SKS BLUEMELS FULL-LENGTH REFLECTIVE MUDGUARDS
580g 35 B x28” profile Black (as tested) £41.99
Whether you regard mudguards as a seasonal luxury or an all-year courtesy, SKS Bluemels is likely to be a familiar name. The Reflective mudguards come with all you need for a variety of mounting options, and whilst not the longest around, they’ve been spot on as autumn has progressed. Then, there’s the added benefit of the eponymous reflective stripe, making these spot-on for commuters and those involved in long winter day rides, Audax events, and such like.
Pros: well-made, with reflective presence.
Cons: Not as long as some. Be nice to have some more colour options.
The SKS Bluemels Reflective Mudguards come in a variety of sizes. Our 35Bx28” should fit between 700x20 to 700x28.I’d be tempted to go a bit higher for 700x3, clearances allowing, although there’s really no need. We tested ours on 700x28 and 700x32 tyres, with no problem. Bigger profile models are available, up to 37mm. SKS also produce longer mudguards, but that’s another story.
Also available in silver, they are rigid plastic and aluminium construction, with two reflective stripes, and a rear reflector. Fundamentally, superfine aluminium strips are “sheathed” within the plastic, adding strength through a “sandwich” of materials – Chromoplastic. This has proven durability and flex.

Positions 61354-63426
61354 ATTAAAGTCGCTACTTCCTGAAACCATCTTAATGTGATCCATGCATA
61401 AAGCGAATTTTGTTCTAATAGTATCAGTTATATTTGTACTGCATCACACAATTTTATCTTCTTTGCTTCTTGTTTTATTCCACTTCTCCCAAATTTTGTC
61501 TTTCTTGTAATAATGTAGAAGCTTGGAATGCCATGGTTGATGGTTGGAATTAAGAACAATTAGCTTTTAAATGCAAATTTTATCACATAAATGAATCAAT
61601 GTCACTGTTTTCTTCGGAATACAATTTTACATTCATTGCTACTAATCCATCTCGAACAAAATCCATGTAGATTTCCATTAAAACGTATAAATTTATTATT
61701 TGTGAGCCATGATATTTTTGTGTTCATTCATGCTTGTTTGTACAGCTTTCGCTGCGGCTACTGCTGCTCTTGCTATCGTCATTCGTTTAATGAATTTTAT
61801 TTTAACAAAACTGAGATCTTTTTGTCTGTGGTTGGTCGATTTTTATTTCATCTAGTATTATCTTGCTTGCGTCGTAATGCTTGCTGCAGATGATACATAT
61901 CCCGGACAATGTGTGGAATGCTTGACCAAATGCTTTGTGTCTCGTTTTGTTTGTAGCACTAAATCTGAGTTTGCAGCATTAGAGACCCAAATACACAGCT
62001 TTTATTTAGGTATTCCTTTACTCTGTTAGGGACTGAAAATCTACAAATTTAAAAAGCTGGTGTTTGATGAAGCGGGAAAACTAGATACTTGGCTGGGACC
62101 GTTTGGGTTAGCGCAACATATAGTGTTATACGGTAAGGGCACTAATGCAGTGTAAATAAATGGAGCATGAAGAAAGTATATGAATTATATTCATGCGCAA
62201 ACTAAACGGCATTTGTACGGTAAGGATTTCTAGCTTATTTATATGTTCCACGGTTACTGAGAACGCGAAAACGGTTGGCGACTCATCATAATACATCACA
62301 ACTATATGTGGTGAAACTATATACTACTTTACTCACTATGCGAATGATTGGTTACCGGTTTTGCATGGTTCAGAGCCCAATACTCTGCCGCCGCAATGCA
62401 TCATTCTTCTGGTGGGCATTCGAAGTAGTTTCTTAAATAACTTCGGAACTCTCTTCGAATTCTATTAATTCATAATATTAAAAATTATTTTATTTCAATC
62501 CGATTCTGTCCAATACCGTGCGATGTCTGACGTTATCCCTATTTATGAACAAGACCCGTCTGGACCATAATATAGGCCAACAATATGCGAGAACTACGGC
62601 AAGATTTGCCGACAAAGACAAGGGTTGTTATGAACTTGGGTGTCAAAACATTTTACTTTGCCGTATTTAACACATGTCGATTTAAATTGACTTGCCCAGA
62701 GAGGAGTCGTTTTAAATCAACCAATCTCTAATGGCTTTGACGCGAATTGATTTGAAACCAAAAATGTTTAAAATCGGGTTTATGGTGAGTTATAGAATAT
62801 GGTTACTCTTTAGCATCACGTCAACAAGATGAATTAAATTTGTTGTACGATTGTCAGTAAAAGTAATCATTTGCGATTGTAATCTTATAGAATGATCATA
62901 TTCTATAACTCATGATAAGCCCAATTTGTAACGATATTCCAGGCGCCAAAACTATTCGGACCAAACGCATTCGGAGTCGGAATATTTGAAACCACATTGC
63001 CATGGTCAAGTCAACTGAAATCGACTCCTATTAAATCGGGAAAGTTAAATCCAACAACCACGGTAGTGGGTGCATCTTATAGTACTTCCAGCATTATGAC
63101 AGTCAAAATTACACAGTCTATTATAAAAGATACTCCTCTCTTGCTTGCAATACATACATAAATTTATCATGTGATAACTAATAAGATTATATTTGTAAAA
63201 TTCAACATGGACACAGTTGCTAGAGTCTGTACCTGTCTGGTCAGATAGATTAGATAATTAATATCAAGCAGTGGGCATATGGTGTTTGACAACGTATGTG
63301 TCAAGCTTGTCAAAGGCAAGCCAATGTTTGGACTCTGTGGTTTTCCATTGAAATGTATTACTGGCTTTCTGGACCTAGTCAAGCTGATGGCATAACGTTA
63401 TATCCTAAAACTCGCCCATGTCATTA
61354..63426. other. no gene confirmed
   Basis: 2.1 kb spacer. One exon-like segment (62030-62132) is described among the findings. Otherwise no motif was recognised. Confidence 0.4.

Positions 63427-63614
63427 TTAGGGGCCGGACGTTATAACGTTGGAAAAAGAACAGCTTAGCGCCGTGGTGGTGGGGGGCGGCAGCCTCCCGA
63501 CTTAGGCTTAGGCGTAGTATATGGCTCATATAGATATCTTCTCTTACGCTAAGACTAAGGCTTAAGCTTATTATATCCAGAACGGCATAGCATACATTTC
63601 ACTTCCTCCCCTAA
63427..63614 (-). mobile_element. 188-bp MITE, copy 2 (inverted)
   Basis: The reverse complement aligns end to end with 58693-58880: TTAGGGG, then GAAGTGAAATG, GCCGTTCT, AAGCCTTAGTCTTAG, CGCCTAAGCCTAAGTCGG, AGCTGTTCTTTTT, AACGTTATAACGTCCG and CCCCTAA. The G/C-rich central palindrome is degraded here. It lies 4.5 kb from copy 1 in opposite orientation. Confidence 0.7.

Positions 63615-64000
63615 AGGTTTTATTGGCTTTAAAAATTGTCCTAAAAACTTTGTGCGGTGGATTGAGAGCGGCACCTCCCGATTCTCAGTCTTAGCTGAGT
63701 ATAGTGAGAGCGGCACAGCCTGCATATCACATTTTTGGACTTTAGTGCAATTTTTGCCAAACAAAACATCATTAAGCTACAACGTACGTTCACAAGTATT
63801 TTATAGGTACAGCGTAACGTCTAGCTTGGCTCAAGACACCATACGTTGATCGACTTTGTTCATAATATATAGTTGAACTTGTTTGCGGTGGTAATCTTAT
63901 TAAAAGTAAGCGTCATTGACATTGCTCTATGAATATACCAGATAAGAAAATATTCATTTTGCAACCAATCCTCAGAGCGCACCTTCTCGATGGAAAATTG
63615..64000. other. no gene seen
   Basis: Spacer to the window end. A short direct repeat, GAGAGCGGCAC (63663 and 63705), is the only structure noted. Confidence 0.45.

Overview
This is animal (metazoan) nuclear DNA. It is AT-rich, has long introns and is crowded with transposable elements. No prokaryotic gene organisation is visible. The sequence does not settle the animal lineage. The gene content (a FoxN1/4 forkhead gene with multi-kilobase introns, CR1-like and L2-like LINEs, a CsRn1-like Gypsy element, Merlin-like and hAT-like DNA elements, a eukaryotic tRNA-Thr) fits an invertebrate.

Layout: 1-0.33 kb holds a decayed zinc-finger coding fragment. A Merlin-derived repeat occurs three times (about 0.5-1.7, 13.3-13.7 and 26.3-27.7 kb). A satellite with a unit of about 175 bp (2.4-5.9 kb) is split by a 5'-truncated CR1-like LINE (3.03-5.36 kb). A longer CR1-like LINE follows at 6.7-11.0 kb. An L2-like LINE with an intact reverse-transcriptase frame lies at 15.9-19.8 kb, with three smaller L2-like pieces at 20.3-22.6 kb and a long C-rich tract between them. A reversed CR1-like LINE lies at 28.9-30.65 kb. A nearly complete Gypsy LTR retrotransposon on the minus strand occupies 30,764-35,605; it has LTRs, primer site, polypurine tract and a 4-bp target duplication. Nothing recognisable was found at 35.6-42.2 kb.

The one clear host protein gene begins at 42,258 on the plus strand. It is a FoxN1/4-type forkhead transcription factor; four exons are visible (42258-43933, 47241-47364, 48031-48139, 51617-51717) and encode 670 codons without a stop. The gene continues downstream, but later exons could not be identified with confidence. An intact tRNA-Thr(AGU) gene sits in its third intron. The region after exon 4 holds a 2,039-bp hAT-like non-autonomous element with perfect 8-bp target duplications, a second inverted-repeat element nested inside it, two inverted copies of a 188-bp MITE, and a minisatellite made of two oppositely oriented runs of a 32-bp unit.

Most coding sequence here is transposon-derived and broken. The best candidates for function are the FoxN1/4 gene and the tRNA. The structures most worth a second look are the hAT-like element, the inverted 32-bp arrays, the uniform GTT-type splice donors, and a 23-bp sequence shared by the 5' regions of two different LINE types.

The front guard has a stainless steel fixed-bridge; plastic slide-on bridge for rear. Stainless stays, front with plastic “ASR safety release” system on front. Re-assuring, but I’d expect these at this price point. A rubber flap lends additional coverage on the front guard. Cleanly finished though the front guard is, there’s no end sleeve make it dandy – not a deal-breaker as I always seem to lose them, anyway.
The package comes with fittings and fitments for drilled chain-stay bridge, or to mount a clip. Then there’s the nuts, bolts and slide on caps for the stay-ends. These can be a bit fiddly to amateur mudguard mechanics, such as yours truly, but I quickly caught on. Mind you, as, at least, one always manages to ping itself into the distance, I’d love them to be generous and include a spare. Still, there’s always the spares bin to search. Finally, there are a variety of hex head bolts and nuts, to aid fitting. In our case, the oddities of the bike and personal preference rendered most of these redundant, but you should find all you need to get started.
Generally running 700x28c tyres on the Supergalaxy tourer/commuter/ beast of burden, I decided to upgrade its effective but shorter Oxford ….. to offer a bit more autumn/winter protection. Occasionally running 700x32c on, there was plenty of clearance for a larger guard, but the 35B should accommodate both. Chunkier-tyred more modern takes on tourers and hybrids will need to go larger.
You won’t need all the bits provided, so you’ll have some useful spares.